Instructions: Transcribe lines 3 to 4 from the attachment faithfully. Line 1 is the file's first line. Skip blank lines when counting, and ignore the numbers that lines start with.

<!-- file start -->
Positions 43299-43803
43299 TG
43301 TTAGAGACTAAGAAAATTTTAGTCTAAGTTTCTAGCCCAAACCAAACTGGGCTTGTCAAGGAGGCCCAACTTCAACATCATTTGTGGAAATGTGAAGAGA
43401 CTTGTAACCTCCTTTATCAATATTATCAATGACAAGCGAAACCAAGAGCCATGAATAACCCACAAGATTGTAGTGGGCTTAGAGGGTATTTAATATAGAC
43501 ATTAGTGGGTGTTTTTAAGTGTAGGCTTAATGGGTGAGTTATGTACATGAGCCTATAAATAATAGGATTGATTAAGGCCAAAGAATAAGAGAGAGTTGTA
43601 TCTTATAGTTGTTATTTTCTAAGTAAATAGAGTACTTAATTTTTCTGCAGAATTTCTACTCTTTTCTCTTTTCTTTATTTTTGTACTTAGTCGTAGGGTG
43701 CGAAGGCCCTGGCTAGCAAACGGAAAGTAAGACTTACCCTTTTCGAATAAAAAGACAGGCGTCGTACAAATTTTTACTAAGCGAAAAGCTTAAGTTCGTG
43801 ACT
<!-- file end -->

43301 TTAGAGACTAAGAAAATTTTAGTCTAAGTTTCTAGCCCAAACCAAACTGGGCTTGTCAAGGAGGCCCAACTTCAACATCATTTGTGGAAATGTGAAGAGA
43401 CTTGTAACCTCCTTTATCAATATTATCAATGACAAGCGAAACCAAGAGCCATGAATAACCCACAAGATTGTAGTGGGCTTAGAGGGTATTTAATATAGAC